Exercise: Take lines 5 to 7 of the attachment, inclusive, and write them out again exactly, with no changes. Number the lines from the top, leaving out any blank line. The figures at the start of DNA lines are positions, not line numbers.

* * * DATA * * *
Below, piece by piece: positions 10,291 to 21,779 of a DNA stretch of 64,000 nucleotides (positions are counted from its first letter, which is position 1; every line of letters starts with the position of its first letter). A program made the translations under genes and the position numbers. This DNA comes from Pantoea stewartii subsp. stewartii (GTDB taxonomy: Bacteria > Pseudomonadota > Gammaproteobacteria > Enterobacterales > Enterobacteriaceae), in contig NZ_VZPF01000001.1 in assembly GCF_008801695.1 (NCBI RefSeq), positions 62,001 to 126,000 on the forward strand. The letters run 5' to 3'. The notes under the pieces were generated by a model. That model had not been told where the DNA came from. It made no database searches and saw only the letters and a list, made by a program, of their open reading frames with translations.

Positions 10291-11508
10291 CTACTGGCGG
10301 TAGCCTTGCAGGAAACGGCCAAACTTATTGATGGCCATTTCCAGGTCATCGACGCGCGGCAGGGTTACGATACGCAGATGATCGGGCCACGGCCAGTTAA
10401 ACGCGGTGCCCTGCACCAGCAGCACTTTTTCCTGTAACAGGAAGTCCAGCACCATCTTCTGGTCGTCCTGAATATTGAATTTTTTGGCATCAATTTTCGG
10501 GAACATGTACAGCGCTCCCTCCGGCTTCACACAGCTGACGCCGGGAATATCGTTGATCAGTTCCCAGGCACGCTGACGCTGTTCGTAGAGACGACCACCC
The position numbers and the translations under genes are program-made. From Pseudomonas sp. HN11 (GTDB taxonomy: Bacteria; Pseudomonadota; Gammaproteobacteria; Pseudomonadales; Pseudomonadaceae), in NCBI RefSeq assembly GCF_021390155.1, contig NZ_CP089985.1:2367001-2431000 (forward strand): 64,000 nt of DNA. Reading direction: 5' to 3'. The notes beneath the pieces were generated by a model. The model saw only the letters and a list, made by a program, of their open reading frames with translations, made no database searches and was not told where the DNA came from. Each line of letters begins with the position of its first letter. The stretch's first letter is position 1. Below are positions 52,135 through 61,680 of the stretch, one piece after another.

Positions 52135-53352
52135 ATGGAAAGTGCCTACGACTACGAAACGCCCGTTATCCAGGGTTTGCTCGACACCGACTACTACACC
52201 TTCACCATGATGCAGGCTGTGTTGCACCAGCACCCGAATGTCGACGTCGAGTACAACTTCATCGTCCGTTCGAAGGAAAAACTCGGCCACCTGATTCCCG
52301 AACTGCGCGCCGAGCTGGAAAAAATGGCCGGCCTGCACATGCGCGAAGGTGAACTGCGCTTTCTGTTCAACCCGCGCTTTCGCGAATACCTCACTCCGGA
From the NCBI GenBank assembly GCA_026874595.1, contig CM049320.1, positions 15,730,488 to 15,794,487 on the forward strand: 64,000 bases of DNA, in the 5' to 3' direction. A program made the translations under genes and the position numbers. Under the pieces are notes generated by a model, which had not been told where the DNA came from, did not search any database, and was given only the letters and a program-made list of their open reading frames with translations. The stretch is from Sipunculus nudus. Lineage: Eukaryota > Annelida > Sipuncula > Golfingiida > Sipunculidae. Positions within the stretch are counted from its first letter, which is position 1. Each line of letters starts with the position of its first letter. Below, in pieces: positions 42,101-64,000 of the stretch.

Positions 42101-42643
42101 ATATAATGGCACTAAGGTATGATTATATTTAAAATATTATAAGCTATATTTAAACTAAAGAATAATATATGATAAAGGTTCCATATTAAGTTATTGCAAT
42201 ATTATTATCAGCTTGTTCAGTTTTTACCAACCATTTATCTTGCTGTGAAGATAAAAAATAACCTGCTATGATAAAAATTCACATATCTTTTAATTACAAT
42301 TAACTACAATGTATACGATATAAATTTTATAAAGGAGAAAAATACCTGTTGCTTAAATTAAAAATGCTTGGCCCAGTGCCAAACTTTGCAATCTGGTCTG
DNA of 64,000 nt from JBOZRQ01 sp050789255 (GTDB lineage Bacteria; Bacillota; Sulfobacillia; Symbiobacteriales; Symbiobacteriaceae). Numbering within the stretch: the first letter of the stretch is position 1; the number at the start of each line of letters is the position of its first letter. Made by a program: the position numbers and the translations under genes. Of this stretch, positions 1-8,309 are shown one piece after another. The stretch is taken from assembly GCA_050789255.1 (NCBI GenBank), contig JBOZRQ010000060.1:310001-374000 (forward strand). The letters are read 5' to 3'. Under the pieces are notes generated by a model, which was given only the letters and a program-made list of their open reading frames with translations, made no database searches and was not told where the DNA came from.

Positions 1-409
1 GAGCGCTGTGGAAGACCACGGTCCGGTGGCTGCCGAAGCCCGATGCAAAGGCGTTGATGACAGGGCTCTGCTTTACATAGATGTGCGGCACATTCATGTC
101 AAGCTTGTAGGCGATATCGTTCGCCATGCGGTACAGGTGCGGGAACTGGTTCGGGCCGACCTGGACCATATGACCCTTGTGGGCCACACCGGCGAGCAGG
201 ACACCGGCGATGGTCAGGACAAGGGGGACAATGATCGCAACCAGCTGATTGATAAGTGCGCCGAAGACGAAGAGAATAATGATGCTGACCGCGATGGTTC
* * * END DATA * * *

10401 ACGCGGTGCCCTGCACCAGCAGCACTTTTTCCTGTAACAGGAAGTCCAGCACCATCTTCTGGTCGTCCTGAATATTGAATTTTTTGGCATCAATTTTCGG
10501 GAACATGTACAGCGCTCCCTCCGGCTTCACACAGCTGACGCCGGGAATATCGTTGATCAGTTCCCAGGCACGCTGACGCTGTTCGTAGAGACGACCACCC
The position numbers and the translations under genes are program-made. From Pseudomonas sp. HN11 (GTDB taxonomy: Bacteria; Pseudomonadota; Gammaproteobacteria; Pseudomonadales; Pseudomonadaceae), in NCBI RefSeq assembly GCF_021390155.1, contig NZ_CP089985.1:2367001-2431000 (forward strand): 64,000 nt of DNA. Reading direction: 5' to 3'. The notes beneath the pieces were generated by a model. The model saw only the letters and a list, made by a program, of their open reading frames with translations, made no database searches and was not told where the DNA came from. Each line of letters begins with the position of its first letter. The stretch's first letter is position 1. Below are positions 52,135 through 61,680 of the stretch, one piece after another.